My first film of Thursday, the beginning of the Romanian Days screenings, is ULTIMUL CALDARAR (THE LAST KALDERASH), by Cosmin Bumbuț and Elena Stancu, a documentary about the disappearance of the Roma skill of metalwork, making buckets, cauldrons, farm implements and every kind of useful, basic tool and container that countryfolk use. Now plastic and cheap ready-made gear mean these skills, passed on through the generations, are waning and unable to provide a living. The film centres on Gio, a huge, amiable young man, very skilled at the old craft, but now forced to travel to France and Belgium each year working at scrap metal and fruit-picking to make ends meet. This year he is preparing to take his wife Marina and young son Ionuț with him – it’s a choice between breaking up the larger family like this, or his close family unit. We watch as they pack their small van in which the three of them will live for months, and drive off leaving Marina’s mother mourning the loss of her little grandson. Family is everything, even though some aspects of Roma life may be less admirable – we listen in a mixture of amusement but mostly shock as Gio with wry humour describes his wedding night, aged 12, with obligatory consummation within earshot of the families. He’s a strong presence onscreen and here later at the Q&A when he stands colossus-like onstage in person, articulate, funny and modest. There’s a lot of talent and ability being wasted, and you hope that Ionuț will have more opportunities to develop a life he chooses. The filmmakers, who lived in the community for over a year, have a wonderful rapport that lets them into the life of the village, and as well as the human story the film’s a fine record of a dying art. The film won the Romanian Days Award for Best Debut Film.
Next up is a British film, with a Romanian connection, which was to win the Special Jury Prize, GOD’S OWN COUNTRY (Francis Lee). Let’s be honest, this tale of two men falling in love as they tend sheep on a hilltop can’t escape comparison with Brokeback Mountain. But this is Yorkshire, and a whole lot different. The film is graced by four splendid performances. Josh O’Connor plays Johnny, a skinny depressive young man whose work on the run-down family farm is unremitting, tedious, mucky toil, holding it all together since his father’s stroke. Time off is spent getting plastered each night in the local pub and finding swift casual sex with pretty young men in trailers and toilets. The weight of his life is physically conveyed by his shut-in, self-protectively bent stance, all hoodied-up as he peers suspiciously out into a hostile world. Ian Hart plays his similarly unhappy father, bitter at being unable to work now, whose only rapport with his son is as a critical, hard taskmaster. Gemma Jones pulls off another marvellous vignette as Johnny’s buttoned up grandmother whose function seems only to keep the house, and Johnny, going. There is no love in evidence, anywhere. The countryside is bleak, muddy and wuthering. Into this austere land comes Gheorghe (Alec Secǎreanu), a Romanian seasonal worker here for the lambing, moody-eyed and beautiful, and soon there’s one of those antagonism/attraction relationships. A little bit too soon, perhaps, a little bit too signalled? A petulant wrestle turns to something else, as buttocks flail in the mud. But what Gheorghe teaches Johnny is tenderness and love, simultaneously bringing him, and us, to really look at the surroundings, still bleak but now awe-inspiring, so that another kind of life seems possible, and you find yourself taken up and so much wanting a happy ending. The graphic same-sex scenes may cause problems for screening in Romania, and indeed not go down very well in the more genteel parts of Yorkshire, nor will it gain approval from the Yorkshire Tourist Board, either for its distinctly unpretty view of the county or the xenophobia depicted in its closed communities, but sitting there in a warm cinema at the other end of Europe it felt like an accurate and powerful dose of home.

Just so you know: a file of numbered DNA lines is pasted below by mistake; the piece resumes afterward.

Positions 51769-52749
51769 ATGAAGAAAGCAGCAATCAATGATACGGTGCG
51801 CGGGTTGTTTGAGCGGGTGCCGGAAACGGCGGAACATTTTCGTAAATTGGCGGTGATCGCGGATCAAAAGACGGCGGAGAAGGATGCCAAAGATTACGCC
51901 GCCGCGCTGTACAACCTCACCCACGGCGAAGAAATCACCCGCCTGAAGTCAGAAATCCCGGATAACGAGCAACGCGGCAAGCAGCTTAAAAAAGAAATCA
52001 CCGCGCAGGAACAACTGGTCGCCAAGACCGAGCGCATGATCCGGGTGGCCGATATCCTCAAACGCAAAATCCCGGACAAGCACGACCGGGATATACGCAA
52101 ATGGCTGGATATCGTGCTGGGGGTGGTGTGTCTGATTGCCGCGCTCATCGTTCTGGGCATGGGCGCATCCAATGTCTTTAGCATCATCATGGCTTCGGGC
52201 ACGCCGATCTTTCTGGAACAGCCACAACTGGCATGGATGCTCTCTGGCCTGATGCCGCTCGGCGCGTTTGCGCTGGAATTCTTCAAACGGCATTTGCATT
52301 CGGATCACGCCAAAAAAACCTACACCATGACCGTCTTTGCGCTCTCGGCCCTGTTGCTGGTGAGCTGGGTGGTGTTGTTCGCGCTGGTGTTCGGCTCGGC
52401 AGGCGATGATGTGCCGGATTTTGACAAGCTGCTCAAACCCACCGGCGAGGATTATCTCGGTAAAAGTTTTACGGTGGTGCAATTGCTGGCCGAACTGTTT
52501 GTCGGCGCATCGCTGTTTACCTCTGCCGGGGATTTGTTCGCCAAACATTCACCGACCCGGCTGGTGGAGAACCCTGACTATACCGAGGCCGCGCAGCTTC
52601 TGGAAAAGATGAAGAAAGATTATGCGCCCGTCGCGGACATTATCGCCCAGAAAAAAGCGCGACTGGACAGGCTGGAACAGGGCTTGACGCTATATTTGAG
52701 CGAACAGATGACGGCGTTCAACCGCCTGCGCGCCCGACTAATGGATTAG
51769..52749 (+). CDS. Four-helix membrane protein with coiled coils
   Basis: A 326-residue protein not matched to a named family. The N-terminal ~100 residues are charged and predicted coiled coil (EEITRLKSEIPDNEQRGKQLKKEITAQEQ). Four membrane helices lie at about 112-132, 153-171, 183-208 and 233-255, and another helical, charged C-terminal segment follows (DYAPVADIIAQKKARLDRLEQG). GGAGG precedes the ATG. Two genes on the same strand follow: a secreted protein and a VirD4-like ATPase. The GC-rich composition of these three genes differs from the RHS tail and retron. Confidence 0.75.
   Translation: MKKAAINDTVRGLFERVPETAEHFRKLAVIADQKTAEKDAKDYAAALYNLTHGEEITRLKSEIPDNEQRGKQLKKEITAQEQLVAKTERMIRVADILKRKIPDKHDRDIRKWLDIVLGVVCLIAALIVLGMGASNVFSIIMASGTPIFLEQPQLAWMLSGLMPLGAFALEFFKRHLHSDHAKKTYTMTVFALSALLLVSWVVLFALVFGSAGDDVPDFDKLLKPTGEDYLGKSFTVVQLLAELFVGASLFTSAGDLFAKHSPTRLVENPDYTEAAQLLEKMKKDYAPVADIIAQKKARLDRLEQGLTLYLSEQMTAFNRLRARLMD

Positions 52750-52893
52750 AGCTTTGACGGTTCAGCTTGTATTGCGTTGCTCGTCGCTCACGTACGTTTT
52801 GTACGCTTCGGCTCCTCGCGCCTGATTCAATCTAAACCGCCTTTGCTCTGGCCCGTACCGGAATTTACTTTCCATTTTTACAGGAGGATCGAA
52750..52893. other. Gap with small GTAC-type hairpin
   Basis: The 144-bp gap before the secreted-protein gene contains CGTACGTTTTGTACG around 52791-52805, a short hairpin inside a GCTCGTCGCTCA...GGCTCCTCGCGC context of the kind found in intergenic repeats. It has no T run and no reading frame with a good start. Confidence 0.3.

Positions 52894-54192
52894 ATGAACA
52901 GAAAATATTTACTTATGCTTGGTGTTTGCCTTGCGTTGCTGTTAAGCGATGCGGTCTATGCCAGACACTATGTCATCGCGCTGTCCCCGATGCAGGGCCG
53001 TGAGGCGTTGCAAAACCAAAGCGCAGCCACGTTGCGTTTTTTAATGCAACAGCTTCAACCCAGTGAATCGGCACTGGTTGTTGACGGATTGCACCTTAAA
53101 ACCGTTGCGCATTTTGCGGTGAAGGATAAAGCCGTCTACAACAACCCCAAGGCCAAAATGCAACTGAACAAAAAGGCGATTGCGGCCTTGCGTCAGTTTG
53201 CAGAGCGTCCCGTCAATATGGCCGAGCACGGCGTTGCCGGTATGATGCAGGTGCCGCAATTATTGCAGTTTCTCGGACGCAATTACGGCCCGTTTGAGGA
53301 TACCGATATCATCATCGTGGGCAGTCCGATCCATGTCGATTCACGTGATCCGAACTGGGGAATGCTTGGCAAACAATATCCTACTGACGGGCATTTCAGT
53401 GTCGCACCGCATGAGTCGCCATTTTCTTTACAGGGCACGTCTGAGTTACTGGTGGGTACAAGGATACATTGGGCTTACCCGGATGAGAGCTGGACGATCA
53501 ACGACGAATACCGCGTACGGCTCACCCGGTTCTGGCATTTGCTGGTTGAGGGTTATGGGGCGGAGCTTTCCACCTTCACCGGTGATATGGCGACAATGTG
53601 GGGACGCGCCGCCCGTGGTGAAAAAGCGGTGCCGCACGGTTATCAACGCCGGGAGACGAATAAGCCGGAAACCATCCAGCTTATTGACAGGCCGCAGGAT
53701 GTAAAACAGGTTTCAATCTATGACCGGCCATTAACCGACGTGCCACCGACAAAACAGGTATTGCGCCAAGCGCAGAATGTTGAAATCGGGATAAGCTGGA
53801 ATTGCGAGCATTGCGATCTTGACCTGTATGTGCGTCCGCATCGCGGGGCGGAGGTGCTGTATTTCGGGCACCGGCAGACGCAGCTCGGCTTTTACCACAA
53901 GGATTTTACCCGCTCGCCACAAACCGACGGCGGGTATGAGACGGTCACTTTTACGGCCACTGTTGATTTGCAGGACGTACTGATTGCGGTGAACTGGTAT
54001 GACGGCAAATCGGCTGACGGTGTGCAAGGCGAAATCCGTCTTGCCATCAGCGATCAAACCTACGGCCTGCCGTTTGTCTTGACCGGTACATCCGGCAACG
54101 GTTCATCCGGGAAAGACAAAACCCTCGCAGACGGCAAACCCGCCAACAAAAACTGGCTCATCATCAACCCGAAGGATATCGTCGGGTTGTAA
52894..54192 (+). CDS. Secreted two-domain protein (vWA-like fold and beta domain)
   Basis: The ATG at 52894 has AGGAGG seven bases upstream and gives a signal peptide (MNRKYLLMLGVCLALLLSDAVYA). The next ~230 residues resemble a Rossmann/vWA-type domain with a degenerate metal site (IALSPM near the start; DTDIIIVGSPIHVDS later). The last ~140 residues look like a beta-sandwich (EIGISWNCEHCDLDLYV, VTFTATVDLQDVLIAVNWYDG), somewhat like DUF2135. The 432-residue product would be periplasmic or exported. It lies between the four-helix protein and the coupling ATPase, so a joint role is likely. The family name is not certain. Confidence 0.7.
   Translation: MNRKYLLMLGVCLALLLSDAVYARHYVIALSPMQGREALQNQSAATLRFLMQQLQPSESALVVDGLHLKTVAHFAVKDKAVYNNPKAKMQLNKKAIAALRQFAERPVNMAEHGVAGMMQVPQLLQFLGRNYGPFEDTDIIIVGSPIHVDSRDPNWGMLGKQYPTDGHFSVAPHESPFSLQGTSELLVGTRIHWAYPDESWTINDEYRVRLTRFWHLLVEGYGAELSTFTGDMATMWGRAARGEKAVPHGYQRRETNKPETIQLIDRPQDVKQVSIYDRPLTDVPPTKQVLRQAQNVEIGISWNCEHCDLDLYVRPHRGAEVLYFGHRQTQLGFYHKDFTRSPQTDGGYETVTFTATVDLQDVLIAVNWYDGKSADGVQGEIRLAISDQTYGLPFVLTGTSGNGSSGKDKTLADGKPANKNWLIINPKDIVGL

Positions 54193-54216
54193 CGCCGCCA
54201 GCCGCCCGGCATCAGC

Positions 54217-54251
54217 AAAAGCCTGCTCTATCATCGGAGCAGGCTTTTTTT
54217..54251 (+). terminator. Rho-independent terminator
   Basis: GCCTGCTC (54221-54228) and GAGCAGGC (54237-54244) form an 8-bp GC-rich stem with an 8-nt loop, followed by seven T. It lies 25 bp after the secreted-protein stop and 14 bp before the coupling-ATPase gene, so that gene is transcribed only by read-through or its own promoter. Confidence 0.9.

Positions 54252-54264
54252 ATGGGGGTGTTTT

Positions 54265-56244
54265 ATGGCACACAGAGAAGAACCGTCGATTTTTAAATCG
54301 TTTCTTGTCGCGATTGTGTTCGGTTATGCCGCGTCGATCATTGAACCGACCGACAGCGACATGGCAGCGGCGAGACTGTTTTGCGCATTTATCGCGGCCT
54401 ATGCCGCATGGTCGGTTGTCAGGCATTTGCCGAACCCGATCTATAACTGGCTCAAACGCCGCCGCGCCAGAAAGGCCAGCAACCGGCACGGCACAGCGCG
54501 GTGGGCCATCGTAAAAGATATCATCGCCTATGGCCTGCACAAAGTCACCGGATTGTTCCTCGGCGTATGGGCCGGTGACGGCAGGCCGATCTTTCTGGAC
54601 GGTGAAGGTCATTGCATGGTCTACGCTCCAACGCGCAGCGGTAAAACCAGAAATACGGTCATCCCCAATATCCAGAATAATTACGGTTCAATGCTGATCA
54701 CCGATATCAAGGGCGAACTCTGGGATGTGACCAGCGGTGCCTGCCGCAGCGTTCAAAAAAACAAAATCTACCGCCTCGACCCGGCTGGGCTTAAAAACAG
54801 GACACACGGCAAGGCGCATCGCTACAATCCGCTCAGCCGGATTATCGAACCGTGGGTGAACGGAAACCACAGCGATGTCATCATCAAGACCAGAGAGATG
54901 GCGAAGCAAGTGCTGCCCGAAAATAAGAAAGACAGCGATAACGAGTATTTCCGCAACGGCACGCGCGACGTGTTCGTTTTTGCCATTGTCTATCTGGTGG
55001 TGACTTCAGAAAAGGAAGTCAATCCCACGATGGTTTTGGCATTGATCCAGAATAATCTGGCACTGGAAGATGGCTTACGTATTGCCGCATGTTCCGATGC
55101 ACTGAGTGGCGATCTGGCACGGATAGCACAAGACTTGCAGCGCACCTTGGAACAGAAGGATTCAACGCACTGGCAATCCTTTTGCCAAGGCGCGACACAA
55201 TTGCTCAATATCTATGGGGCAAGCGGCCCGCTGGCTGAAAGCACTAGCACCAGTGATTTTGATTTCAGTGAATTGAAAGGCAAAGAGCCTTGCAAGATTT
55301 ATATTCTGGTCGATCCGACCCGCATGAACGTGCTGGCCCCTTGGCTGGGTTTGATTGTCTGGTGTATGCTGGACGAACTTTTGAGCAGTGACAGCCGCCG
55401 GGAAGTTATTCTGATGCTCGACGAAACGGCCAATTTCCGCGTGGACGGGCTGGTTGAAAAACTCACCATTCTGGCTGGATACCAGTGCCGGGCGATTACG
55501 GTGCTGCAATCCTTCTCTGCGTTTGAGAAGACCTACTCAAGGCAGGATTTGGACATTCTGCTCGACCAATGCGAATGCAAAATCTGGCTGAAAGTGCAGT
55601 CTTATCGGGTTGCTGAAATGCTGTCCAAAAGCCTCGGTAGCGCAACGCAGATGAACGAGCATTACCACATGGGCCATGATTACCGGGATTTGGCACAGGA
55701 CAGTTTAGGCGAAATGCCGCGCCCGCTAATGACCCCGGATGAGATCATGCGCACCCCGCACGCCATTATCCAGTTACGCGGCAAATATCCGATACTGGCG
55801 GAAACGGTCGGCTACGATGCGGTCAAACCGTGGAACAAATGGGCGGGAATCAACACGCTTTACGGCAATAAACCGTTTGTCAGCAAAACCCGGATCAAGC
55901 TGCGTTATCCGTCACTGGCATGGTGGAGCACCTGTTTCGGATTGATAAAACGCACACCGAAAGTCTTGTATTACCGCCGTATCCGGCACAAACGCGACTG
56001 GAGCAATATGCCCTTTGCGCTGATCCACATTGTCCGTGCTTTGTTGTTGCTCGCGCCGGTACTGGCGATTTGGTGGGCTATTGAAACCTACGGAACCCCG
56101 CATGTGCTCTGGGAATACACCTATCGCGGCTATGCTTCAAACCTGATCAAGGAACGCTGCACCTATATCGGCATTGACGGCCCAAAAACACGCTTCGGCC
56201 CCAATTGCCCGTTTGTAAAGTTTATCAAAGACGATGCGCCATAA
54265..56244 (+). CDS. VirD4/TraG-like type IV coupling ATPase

The rest of the day is devoted to two sessions of shorts in competition for the Romanian Short Film Award, 13 in all. The winner was to be SCRIS/NESCRIS (WRITTEN/UNWRITTEN) by Adrian Silişteanu (20 mins). Based on actual observations when the director’s wife was in maternity hospital, it’s another look at the problems at the interface of Roma and mainstream Romanian life, when family members who have brought up the underage girl who has just given birth come up against a bureaucracy that refuses to let them discharge her with the baby because they do not have the correct next of kin papers. Understandable safeguards do not have the same need or meaning in a different society, where wider families take on the upbringing of children. It’s a treatment of a tricky issue that’s also an appealing portrait of a frustrating individual situation. Special Mention went to my personal favourite, OFFSTAGE (25 mins), by Andrei Huțuleac, a black comedy about an obsessive ‘stage’ mother and the farcical and the scary lengths to which she will go. Comedy was strong and sharp in many of these films this year, including CAND AFARA NINGE (When It Snows), by Conrad Mericoffer, (11 mins) where a group of tenants meet to discuss apartment issues with the owner’s representative, the formidable Mrs Grecu; Ionuț Gaga’s FARUL (THE HEADLIGHT, 15 mins), where an a encounter with a traffic cop takes on a metaphysical struggle; and the Fast-Show-like 11 manic minutes of Tudor Botezatu, SECHESTRATI FARA VOIE (Humans in Frame, 11 mins). More incomprehensible bureaucracy is revealed in the fact-based Marius Olteanu’s NO MAN’S LAND (20mins), where a woman trying to drive her terminally ill father home is trapped for several days with his corpse in no man’s land between Romania and Hungary. CHERS AMIS by Valeriu Andriuța is a comically observed but bitter 20 minutes of a staff meeting in a grim little school, and FRAGMENT 22 (Sandra Rad, 17 mins) a nicely observed portrayal of the hours in December 22 1989 during which Ceauşescu was overthrown seen through the eyes of a country policeman, based by on the director’s father’s own experiences. The magic of these films is in their ability to convey so much so economically, and so quickly place the audience in the many different worlds they present.